Remuneration Structuring – End of the Road?

The essence of remuneration structuring (also known as salary structuring) is configuring amounts payable to an employee for services rendered. The primary objective was to reduce the tax liability of an employee without additional costs being incurred by the employer. Achieving this objective involved two components: the tax treatment of income from employment falling in the domain of SARS and legislation; and the basis of remuneration, formulated by the employer.

THE TAX DISPENSATION

Structuring a remuneration package revolved around a mix of fringe benefits, allowances and company contributions with favourable tax outcomes.

Fringe Benefits

When the Minister of Finance, Barend du Plessis introduced fringe benefits tax in 1985 through the Seventh Schedule to the Income Tax Act (the Act), the intention was to promote fairness and halt the erosion of the tax base. With hindsight, this was wishful thinking as the Seventh Schedule afforded employers ample opportunities to exploit fringe benefits in reducing the tax liability of employees. It arose from the tax value of a fringe benefit being less than the cost incurred by the employer. Employers filled remuneration packages with a colourful assortment of perks such as residential accommodation, use of company cars, annual long service awards, club subscriptions and a home telephone benefit.

Allowances

Another remuneration structuring tool available to employers was to grant the allowances scattered in several sections of the Act1 often to the exclusion of position and business requirements. Depending on the allowance, the tax treatment was an exemption (e.g. uniform allowance), partially taxed during the year (e.g. travel allowance) or fully taxable (e.g. computer allowance).

Company Contributions

Historically the Act prohibited employees from deducting contributions to provident funds and medical aid schemes. Employers qualified for a deduction of these contributions. Remuneration structuring facilitated a shift from contributions by an employee and employer (contributory fund) to the employer being liable for the full contribution (non-contributory fund).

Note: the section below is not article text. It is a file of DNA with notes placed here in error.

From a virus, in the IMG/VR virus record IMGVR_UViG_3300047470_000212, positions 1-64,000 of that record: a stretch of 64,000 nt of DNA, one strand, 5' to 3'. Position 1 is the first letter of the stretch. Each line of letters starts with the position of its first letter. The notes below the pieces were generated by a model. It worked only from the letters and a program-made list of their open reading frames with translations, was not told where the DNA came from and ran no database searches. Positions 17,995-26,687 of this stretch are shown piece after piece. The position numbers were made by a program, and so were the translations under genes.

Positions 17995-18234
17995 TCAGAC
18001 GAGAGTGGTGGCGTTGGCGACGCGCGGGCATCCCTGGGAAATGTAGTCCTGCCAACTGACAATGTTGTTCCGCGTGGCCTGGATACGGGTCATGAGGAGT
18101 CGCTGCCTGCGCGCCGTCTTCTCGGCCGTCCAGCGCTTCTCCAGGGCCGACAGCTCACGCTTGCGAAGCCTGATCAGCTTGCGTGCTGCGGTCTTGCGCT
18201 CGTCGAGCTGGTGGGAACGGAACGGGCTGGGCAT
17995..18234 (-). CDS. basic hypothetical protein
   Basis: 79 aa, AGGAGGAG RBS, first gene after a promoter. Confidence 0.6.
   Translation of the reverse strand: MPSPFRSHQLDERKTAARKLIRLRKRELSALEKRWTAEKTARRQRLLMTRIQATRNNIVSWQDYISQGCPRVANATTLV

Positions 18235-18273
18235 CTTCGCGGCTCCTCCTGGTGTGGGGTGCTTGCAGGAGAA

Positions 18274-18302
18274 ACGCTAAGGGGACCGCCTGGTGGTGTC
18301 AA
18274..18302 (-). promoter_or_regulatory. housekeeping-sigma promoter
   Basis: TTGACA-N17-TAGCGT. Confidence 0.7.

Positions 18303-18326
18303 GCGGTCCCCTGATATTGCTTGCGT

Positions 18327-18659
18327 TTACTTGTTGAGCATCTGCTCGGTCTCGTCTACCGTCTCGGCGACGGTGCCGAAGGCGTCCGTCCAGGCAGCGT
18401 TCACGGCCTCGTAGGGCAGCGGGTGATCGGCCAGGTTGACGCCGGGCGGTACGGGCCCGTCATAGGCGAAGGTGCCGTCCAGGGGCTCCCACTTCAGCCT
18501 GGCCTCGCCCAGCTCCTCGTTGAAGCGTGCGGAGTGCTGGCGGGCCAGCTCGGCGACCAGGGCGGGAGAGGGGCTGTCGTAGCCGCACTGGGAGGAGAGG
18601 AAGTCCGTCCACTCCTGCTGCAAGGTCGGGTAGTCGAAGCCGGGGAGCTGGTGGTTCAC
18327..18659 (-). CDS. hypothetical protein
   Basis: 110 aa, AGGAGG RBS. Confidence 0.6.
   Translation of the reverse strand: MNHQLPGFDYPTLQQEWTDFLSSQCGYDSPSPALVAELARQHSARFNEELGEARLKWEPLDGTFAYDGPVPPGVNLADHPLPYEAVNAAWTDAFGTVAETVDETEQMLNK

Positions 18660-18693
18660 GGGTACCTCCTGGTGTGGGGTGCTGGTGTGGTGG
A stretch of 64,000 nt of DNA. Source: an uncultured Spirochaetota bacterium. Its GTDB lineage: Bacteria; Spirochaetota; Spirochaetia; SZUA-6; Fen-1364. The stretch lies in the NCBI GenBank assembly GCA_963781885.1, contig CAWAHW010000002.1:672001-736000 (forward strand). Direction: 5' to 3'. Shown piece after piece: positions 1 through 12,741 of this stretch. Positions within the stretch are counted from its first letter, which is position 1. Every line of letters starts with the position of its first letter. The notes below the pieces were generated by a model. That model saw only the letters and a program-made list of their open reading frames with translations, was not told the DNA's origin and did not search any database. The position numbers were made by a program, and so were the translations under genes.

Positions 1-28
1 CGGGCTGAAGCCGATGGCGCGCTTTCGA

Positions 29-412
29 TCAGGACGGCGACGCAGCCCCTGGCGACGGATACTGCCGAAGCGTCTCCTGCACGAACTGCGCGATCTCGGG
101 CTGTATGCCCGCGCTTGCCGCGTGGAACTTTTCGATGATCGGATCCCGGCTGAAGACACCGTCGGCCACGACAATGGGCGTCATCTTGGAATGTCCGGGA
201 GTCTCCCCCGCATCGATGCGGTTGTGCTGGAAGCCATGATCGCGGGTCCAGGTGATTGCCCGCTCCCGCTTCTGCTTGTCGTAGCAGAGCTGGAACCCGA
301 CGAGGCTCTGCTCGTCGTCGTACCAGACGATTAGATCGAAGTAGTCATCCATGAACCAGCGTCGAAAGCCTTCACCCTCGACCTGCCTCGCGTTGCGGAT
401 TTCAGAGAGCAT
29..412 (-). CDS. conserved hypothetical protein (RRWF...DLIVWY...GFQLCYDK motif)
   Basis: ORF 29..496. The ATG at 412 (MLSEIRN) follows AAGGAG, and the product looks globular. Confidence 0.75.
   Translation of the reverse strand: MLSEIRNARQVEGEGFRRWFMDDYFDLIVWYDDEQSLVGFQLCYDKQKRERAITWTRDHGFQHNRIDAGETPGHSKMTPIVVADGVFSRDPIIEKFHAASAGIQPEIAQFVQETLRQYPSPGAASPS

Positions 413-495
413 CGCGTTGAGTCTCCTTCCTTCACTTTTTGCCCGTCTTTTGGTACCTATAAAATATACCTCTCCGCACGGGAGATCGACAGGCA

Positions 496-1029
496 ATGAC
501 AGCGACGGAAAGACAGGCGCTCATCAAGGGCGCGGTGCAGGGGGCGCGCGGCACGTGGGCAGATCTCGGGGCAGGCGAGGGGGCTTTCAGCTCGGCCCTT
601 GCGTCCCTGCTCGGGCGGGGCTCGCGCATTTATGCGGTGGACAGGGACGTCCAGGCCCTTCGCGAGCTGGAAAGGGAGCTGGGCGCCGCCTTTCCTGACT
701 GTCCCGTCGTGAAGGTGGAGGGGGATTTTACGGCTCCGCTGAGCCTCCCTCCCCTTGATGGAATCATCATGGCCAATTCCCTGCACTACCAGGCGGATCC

THE BASIS OF REMUNERATION

The employer, usually assisted by tax and legal advisers, formulated the basis of remuneration and ‘sold’ the benefits to employees. The basis of remuneration was a salary sacrifice or a total cost package with variations in practice.

• Salary Sacrifice
The employee accepted a reduction in their basic salary in exchange for a benefit paid by the employer on their behalf or directly to them.

• Total Cost Package
A total cost package is a method used by an employer to remunerate an employee based on a package, being the guaranteed sum of money the employer will spend on that position. The guaranteed sum is allocated by the employee to earnings, benefits, allowances and company contributions, subject to various regulations. 

Employees embraced both of these methods as it used fringe benefits, allowances and company contributions to deliver three irresistible gains. First, he/she gained from a reduction in employees’ tax through tax friendly fringe benefits and allowances together with deductible contributions. This led to a higher after tax position and cash flow. Second, upon assessment, the employee could deduct business expenditure against taxable allowances and receive a refund of the tax paid during the year. Finally, the employee made lifestyle and recreational decisions on the basis of a fringe benefit or allowance. Popular examples included holiday accommodation at the hotel selected by the company and using a travel allowance to justify purchasing an expensive vehicle. In some organisations, employees were hoodwinked into believing that structuring their packages was a one way ticket to financial rewards.They were unaware of the inbuilt mechanisms that transferred benefit risks to them and safeguarded the employer from additional costs.